Lifestyle

Western Washington University student has photographs on display

Aiden Forrest, Western Washington University student and Arlington resident, was recently commissioned by Macy’s to take photos of the retailer’s downtown Seattle store. - Adam Rudnick
Aiden Forrest, Western Washington University student and Arlington resident, was recently commissioned by Macy’s to take photos of the retailer’s downtown Seattle store.
— image credit: Adam Rudnick

ARLINGTON — Aiden Forrest has two sides — one that’s practical and the other that’s creative.

While the Arlington resident and Western Washington University student may be studying graphic design for her career, the spoils of her hobby are currently on display in the form of two photographs in downtown Seattle.

“With graphic design, it’s all about layout,” said Forrest, 21. “With photography, it’s about how you lay out your shot. The two have a lot in common.”

Macy’s staff recently selected a number of black and white photographs taken by Forrest and her fellow WWU photography students at the retailer’s Third Avenue store in Seattle for a project commissioned to commemorate the history and architecture of the building.

“Basically they wanted to celebrate the building,” Forrest said. “We were given free rein to take photos of the store that people wouldn’t normally see.”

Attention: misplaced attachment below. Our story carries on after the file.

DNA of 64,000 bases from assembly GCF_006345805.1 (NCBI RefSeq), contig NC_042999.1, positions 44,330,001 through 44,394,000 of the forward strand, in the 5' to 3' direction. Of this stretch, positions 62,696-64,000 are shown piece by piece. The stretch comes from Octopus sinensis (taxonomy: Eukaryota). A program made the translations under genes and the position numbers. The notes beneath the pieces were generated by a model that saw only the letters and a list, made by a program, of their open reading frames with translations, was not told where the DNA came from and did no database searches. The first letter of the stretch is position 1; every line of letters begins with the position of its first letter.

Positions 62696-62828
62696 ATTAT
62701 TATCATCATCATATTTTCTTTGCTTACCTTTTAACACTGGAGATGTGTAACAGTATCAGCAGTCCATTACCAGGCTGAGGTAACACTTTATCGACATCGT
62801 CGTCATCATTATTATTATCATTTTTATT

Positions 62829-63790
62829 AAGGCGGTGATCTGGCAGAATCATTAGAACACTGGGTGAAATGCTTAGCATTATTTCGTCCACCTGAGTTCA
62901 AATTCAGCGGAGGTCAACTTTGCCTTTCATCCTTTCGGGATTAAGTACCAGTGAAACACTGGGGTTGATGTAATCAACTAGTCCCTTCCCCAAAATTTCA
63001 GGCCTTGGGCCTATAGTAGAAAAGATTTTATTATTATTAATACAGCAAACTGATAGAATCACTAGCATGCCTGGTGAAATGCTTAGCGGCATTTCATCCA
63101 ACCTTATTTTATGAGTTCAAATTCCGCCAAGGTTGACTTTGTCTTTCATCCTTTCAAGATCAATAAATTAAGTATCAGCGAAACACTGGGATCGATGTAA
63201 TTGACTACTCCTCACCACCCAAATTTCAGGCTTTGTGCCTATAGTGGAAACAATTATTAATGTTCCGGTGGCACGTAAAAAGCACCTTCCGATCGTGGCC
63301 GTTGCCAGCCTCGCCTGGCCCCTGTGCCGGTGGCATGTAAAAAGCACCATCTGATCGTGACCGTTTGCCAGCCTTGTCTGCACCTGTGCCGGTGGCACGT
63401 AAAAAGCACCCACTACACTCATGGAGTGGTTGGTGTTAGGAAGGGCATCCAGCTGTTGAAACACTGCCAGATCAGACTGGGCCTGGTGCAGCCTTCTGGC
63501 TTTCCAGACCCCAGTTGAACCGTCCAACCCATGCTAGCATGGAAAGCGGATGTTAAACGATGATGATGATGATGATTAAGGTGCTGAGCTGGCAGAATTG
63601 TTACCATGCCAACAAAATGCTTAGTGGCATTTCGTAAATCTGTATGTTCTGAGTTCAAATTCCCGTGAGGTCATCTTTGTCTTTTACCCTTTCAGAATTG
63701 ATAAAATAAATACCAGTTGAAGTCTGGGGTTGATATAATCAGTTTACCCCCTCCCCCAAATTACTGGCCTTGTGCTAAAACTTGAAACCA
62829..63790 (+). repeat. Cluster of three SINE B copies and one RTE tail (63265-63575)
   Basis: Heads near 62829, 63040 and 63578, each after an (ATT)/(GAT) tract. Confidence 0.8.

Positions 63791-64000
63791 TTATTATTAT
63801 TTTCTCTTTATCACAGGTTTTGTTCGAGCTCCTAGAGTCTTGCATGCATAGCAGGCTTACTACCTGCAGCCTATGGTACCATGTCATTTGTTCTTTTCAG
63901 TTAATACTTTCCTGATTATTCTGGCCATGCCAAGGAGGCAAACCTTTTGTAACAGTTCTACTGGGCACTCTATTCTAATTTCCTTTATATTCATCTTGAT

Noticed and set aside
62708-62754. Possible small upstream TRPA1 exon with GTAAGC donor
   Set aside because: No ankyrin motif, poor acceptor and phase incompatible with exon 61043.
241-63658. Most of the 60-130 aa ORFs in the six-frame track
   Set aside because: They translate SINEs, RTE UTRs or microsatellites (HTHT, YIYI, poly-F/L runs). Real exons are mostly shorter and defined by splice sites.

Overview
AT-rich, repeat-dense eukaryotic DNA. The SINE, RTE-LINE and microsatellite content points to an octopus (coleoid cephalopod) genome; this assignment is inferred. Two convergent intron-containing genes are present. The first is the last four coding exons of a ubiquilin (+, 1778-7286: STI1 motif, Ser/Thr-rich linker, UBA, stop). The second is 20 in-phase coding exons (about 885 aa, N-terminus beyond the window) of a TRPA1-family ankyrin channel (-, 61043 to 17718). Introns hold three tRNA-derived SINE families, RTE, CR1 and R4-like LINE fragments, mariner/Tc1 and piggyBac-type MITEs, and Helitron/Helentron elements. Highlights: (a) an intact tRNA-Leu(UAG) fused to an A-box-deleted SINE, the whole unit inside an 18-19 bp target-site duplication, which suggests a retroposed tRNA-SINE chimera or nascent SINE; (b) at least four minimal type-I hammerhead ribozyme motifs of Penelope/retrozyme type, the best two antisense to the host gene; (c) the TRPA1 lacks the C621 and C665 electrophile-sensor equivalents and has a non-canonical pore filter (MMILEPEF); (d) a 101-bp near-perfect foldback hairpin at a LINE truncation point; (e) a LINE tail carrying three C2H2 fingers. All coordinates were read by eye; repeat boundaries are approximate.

Earlier this year, seventeen students in WWU professor Garth Amundson’s Art 390 class — advanced black and white photography — were selected by Macy’s to snap photos in and out of the store for the collection titled “Edifice Complex.”

The students spent about two hours photographing the building, and the best photos as voted by the class were submitted to Macy’s for consideration, said Forrest, who took about 200 photos.

Each student submitted about five or six photos.

The only hitch was photographers could take pictures of anything during their shoot except retail employees and customers.

“It was hard taking that many photos, especially inside,” Forrest said. “But it was a good experience and I was glad to be a part of it.”

The two photos taken by Forrest are of an outside window in the women’s restroom and a chandelier.

She said other students took photos of the store’s external sky bridge, elevators, facade and signs.

“Garth told us to focus on the building,” Forrest said. “They chose a lot of those but they also wanted abstract shots.”

A total of 34 photos were chosen.

Selected pieces are temporarily available for the public to view at the corner bank of windows at the intersection of Third Avenue and Stewart Street. The pieces will be permanently installed at a later date.

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